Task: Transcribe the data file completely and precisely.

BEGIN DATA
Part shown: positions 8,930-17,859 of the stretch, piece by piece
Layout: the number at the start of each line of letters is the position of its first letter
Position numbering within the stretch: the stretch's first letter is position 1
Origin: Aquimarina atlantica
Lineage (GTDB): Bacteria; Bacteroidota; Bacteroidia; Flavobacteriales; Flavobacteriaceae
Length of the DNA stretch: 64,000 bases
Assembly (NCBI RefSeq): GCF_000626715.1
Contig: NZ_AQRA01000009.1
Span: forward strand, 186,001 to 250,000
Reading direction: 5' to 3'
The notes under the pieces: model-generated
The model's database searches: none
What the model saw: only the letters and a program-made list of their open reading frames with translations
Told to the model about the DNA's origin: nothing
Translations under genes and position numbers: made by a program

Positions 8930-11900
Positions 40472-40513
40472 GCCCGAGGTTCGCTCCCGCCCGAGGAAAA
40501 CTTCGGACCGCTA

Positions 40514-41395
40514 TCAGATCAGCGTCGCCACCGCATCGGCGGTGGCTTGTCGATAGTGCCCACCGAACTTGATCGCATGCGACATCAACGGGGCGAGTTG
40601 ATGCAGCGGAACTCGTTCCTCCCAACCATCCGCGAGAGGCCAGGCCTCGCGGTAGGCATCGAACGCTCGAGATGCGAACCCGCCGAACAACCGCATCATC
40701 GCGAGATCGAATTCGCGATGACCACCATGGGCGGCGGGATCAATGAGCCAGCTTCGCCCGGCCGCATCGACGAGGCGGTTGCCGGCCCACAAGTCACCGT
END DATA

Part shown: positions 8,930-17,859 of the stretch, piece by piece
Layout: the number at the start of each line of letters is the position of its first letter
Position numbering within the stretch: the stretch's first letter is position 1
Origin: Aquimarina atlantica
Lineage (GTDB): Bacteria; Bacteroidota; Bacteroidia; Flavobacteriales; Flavobacteriaceae
Length of the DNA stretch: 64,000 bases
Assembly (NCBI RefSeq): GCF_000626715.1
Contig: NZ_AQRA01000009.1
Span: forward strand, 186,001 to 250,000
Reading direction: 5' to 3'
The notes under the pieces: model-generated
The model's database searches: none
What the model saw: only the letters and a program-made list of their open reading frames with translations
Told to the model about the DNA's origin: nothing
Translations under genes and position numbers: made by a program

Positions 8930-11900
Positions 40472-40513
40472 GCCCGAGGTTCGCTCCCGCCCGAGGAAAA
40501 CTTCGGACCGCTA

Positions 40514-41395
40514 TCAGATCAGCGTCGCCACCGCATCGGCGGTGGCTTGTCGATAGTGCCCACCGAACTTGATCGCATGCGACATCAACGGGGCGAGTTG
40601 ATGCAGCGGAACTCGTTCCTCCCAACCATCCGCGAGAGGCCAGGCCTCGCGGTAGGCATCGAACGCTCGAGATGCGAACCCGCCGAACAACCGCATCATC
40701 GCGAGATCGAATTCGCGATGACCACCATGGGCGGCGGGATCAATGAGCCAGCTTCGCCCGGCCGCATCGACGAGGCGGTTGCCGGCCCACAAGTCACCGT